Welcome to The Vienna Project newsletter
If you are receiving this newsletter for the first time, you may want to visit the project web site www.theviennaproject.org to first gain an overview of the project.
Greetings and Happy 5775!
This newsletter will be about the closing program for The Vienna Project. The Vienna Project was conceived as a durational performance of memory taking place on the streets of Vienna. The fleeting and participatory nature of the memorial project conveys an anti-authoritarian approach to memory. The Vienna Project presents memory as a series of 38 researched memory sites, art installations, performance art productions, oral history interviews, guided tours, public readings of archival letters and social media networking sites that engage the public in a variety of conversations about memory. Our Closing Ceremony and Naming Memorial represent the culminating events for The Vienna Project.
The unexpected loss of Barbara Prammer, President of the Austrian National Council (2006-2014), also named Chief Patron of The Vienna Project, led to a delay in program confirmations.
We are now ready to inform you about our incredible closing program. We have an exceptional group of speakers, including Margit Fischer. The Vienna Philharmonic musicians will play contemporary music pertinent to the period. The projectâ€™s â€œMemory Mapâ€ will be on display, and family members will read letters and writing from victims of National Socialism. Please download our invitation in German (designed by graphic Desiree Heusl) and our program in English.
The Closing Ceremony consolidates the full reach of the memorial project. The culminating event, the â€œNaming Memorial,â€ represents the projectâ€™s central thesis about memory tied to ideas about inclusion and differentiation.
The Closing Ceremony will be streamed live to the project web site. We will also provide a link for institutions that would like to broadcast the closing program at your site. Please contact me if you would like the link at firstname.lastname@example.org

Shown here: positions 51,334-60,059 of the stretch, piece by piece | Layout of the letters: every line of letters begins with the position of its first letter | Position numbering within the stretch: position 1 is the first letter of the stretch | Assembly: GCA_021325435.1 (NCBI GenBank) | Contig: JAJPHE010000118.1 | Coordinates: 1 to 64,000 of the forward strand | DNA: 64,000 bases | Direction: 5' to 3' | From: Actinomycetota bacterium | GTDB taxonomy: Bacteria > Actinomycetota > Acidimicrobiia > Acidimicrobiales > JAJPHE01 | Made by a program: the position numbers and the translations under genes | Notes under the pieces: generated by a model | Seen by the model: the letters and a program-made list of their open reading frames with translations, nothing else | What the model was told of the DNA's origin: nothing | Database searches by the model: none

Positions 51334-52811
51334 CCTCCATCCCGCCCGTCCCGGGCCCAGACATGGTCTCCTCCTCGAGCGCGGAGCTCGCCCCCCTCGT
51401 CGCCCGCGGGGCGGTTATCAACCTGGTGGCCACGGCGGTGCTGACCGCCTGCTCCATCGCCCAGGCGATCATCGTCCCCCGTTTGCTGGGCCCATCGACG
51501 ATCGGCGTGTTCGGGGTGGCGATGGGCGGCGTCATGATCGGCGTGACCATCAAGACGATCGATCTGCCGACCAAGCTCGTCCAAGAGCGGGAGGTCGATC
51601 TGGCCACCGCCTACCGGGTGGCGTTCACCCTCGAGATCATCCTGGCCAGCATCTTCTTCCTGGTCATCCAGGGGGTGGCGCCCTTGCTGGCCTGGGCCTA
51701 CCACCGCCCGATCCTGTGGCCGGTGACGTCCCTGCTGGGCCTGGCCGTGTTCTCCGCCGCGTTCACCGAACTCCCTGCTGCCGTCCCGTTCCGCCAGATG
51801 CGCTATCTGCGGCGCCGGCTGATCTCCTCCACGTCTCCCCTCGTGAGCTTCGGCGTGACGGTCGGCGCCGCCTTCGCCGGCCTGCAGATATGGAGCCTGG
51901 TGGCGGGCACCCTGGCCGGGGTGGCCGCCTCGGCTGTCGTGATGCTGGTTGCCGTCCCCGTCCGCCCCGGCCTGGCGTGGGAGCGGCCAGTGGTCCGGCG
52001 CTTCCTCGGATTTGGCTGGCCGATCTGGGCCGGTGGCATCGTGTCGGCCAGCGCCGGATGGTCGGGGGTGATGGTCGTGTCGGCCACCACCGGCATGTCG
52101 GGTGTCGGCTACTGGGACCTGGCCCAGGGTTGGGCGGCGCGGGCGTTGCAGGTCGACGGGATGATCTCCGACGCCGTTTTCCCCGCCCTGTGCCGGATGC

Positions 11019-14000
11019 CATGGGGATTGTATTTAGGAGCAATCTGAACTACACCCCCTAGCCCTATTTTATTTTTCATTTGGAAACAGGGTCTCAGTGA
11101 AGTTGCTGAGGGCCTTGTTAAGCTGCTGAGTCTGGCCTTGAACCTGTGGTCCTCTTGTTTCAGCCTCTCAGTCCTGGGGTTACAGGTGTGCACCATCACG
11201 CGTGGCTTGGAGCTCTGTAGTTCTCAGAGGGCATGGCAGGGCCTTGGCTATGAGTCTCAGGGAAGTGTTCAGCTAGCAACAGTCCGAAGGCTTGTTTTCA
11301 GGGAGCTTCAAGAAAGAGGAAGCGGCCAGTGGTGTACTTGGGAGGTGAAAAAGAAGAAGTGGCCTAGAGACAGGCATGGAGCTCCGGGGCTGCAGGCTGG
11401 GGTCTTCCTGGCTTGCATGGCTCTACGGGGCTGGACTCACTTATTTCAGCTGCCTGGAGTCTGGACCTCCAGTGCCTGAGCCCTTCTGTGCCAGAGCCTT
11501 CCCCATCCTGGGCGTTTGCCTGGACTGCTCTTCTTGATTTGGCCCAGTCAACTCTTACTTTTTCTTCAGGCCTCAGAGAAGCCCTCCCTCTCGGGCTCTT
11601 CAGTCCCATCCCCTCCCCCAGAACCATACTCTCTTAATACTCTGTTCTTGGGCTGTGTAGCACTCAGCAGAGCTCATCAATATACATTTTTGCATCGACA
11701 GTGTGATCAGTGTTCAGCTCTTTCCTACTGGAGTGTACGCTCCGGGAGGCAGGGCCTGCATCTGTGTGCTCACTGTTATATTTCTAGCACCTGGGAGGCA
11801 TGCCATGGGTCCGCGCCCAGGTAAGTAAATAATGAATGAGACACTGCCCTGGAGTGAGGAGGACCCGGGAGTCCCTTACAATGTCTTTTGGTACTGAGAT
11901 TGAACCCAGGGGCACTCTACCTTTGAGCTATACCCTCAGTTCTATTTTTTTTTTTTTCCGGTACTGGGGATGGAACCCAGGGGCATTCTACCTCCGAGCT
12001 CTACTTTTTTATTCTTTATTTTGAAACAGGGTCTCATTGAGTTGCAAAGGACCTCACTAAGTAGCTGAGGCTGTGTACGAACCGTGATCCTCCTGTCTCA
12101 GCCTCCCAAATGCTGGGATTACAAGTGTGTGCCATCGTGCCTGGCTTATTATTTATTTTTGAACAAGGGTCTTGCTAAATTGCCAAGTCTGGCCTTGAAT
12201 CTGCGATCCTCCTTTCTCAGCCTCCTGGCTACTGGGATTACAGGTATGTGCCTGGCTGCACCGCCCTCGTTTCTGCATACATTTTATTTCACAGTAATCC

Archival letters written by Austrian victims and survivors of National Socialism were solicited from 353 organizations and individuals in sixteen countries and twelve US states! We have received letters representing Jews, Roma, homosexuals, Jehovah Witnesses and dissident groups from Austria, the US, the UK, Israel, Argentina, New Zealand, Australia, and South Africa! The letters are being transcribed and translated, organized and distributed to 38 Austrian teachers and university students.
In order to accomplish this enormous undertaking, I needed to assemble an international team of 15 professionals, students and volunteers. The team includes: Sonja Danner, Marianne Windsperger, Peter Mlczoch, Margret Vince, Britian Smith, Barbara Merson, Lex Thompson, Veronika Bezinsky, Mara Haas, Kate Melchior, Katherine Bleth, Tamar Segev, Margo Landl, Johanna Taufner, and Adam Rashkoff.
We have 18 teachers signed up and are pursuing 20 more teachers and university students to organize readings. If you are a teacher interested in the marathon, contact Sonja Danner.
Starting in October, each teacher will receive 10 folders, containing 10 letters. Each folder will hold: a cover sheet of information about one letter, a Xerox image of the archival letter, a transcription of the text and a translation of the letter into German or English. The 10 folders will represent 10 letters from multiple victim groups. Each teacher will be assigned a memory site for reading letters with students. The intention is to fill the streets for one hour with a chorus of memory.